Ease Aches & Pains Working From Home

Closeup woman with hands holding her waist back in pain. Office syndrome and Health-care Concept.

It’s one thing answering a few emails or browsing on the sofa in the evening. It’s another thing altogether spending 7 hours or more typing and mousing furiously on your laptop!

So how can you make your home workstation the most comfortable it can be, and stave off sore backs, necks and shoulders?

Check Your Posture

Smiling black woman using computer in modern kitchen interior

Pic: Shutterstock

Start work – then stop, and notice how you’re sitting. Hunched forward, neck sticking out, shoulders scrunched up?

You may just need to relax – or to adjust the height of your desk and chair. Your forearms should rest comfortably flat on the desktop, and you should be able to see the screen while looking straight ahead, not down.

Laptops really aren’t ideal for this! So pile pillows on your chair, and/or perch your laptop on box files or large books, until you’re more aligned and comfortable.

Invest in a good back support that fastens to your chair, or improvise one with a rolled-up jumper or towel. This will help you “maintain your lordosis” as physiotherapists say.

The Optimum Position

A work desk is best near daylight, but without any glare – avoid light directly on the screen, behind the screen making you squint, or even a brightly lit you reflected in the screen.

So you may end up sitting by a window with the curtain or blind partly drawn, and having to get up at intervals during the day to adjust it – though of course this is good (see below).

That Elusive Signal

Unless you’re in a city centre, or a building less than 10 years old, you may be at the mercy of your wi-fi. A colleague mentioned in passing that she is having to work from her bed, as that’s the only place she can get a reliable signal!

There are two ways round this during lockdown:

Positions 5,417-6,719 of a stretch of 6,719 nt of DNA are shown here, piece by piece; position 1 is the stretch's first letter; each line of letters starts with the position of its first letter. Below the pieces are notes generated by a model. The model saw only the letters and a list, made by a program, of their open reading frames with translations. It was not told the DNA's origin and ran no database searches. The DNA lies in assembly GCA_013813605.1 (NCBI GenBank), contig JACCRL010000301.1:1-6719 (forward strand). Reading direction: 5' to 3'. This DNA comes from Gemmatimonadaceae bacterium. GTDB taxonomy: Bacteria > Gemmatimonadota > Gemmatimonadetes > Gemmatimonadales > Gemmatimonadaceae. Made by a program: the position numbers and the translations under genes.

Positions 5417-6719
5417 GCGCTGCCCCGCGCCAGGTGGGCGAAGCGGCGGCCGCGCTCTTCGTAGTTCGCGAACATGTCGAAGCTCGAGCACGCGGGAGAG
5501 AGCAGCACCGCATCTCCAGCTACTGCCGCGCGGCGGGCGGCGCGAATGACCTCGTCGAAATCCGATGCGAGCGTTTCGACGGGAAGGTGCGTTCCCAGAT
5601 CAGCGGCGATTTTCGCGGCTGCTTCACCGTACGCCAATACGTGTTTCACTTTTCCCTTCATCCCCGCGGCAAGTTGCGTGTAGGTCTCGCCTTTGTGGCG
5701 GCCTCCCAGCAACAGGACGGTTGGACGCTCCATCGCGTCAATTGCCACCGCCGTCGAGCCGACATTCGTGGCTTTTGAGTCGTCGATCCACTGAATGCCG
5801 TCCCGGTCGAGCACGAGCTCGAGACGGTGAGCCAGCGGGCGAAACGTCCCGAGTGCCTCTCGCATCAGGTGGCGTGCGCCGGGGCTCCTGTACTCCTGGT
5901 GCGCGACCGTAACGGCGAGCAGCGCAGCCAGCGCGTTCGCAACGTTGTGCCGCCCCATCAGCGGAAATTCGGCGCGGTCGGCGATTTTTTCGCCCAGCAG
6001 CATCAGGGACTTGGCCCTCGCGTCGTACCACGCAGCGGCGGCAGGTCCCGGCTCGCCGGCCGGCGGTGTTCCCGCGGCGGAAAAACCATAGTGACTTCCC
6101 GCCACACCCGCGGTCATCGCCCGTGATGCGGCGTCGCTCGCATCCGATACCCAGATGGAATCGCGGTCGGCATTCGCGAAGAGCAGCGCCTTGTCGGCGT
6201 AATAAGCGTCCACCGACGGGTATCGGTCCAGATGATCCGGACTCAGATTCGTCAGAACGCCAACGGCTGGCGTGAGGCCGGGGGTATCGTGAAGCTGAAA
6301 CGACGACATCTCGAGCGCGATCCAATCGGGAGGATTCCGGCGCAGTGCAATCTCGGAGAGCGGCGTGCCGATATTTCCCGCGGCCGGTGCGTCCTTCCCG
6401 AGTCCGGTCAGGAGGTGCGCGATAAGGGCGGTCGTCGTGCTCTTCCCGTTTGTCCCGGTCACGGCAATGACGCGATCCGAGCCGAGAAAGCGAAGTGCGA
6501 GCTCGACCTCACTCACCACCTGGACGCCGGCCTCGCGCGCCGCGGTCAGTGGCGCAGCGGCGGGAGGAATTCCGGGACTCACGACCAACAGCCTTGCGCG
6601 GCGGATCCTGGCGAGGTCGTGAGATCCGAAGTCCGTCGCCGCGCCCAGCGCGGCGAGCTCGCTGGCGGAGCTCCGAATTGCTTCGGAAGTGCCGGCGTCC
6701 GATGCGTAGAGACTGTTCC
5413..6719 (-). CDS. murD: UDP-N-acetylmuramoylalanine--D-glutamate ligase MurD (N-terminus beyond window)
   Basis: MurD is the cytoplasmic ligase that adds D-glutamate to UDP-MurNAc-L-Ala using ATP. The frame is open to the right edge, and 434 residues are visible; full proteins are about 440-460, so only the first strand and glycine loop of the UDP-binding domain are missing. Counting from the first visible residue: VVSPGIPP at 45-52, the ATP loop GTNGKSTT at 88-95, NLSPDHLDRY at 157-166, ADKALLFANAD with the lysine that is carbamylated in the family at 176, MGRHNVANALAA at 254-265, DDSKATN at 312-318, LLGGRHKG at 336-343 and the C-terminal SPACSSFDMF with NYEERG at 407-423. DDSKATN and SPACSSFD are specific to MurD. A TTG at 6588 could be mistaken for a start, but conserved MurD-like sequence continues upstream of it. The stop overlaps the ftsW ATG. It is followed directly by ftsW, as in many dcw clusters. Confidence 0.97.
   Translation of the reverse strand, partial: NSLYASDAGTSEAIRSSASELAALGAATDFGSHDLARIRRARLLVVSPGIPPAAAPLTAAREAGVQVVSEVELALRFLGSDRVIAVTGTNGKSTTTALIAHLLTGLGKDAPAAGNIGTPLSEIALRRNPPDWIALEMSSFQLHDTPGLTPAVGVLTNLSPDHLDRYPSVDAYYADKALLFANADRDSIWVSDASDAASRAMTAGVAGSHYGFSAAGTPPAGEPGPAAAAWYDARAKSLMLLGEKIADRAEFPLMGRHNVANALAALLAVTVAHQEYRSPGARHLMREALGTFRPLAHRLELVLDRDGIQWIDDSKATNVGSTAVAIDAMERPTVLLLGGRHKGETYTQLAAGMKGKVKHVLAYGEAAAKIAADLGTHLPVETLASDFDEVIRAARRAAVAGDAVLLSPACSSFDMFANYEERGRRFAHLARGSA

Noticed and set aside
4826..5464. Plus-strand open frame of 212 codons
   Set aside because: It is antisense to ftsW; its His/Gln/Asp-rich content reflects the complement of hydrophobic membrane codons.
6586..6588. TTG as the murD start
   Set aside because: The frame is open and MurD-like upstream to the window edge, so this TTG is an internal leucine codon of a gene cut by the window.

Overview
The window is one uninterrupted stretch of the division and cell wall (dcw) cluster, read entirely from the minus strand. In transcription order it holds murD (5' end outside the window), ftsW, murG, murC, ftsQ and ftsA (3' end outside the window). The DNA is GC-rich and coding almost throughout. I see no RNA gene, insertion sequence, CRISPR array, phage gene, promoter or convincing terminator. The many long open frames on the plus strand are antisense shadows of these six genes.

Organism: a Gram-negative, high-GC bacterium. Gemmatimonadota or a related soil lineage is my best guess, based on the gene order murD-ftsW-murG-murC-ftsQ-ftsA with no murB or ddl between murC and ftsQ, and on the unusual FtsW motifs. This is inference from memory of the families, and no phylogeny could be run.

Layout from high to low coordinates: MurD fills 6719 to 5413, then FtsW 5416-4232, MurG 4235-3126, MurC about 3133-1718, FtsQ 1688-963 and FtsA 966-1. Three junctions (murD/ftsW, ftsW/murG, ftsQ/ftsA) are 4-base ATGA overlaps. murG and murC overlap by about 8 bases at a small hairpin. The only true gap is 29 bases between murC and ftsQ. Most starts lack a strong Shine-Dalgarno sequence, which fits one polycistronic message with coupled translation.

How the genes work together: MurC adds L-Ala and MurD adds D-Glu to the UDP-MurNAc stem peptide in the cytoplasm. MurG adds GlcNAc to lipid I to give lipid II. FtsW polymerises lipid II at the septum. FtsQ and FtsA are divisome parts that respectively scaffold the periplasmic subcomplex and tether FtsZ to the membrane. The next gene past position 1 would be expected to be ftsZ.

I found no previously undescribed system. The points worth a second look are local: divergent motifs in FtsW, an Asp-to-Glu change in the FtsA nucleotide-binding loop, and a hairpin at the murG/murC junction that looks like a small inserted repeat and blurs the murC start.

• rearrange your furniture (mind your back while doing that, too)
  • order a wi-fi booster, online or from your telecomms provider.

Are You Warm Enough?

Cosy living room with black cat and tea tray

Pic: Shutterstock

The commonest complaint among friends working from home is how much colder they feel. No wonder – an open plan office typically has dozens of computers blowing out hot, dry air. (You may joke about colleagues doing the same – definitely not on My Weekly, which is an oasis of laughter and lively chat!)

Warm air can make you drowsy, though, and of course it costs to crank up the heating. So it’s best to use that as a last resort – first, dig out your hot water bottle, blankets, shawls and cosy slippers and snuggle down. With the cat, if you have one.

Also make the effort to get up regularly and brew a warming cuppa – just as you would in the office!

Get Up And Stretch

Without the buzz of the office, or with the added stress of remote desktops, it’s easy to stay hunched over your screen for an hour or more – and many WFH people are reporting sore backs, necks and shoulders they didn’t have when working from HQ.

Set an alarm for every hour or half hour and make a point of standing up to stretch, re-focus your eyes, and breathe deeply. There are some great exercises below.

Easing The Pain

So we didn’t publish this on Day 1 of lockdown and your pain has set in? The experts at cold therapy brand Biofreeze offer tips on how to ease back pain for those who might be suffering…

  • Daily yoga. It’s a great way to stretch  muscles and improve overall posture, and can ease tension in a lot of problem areas. Not only is it beneficial for your muscles, it’s also a good way to relax. Find simple routines to suit you on YouTube.
  • Acupressure. It’s like acupuncture, without needles – and yes, you can do it on yourself.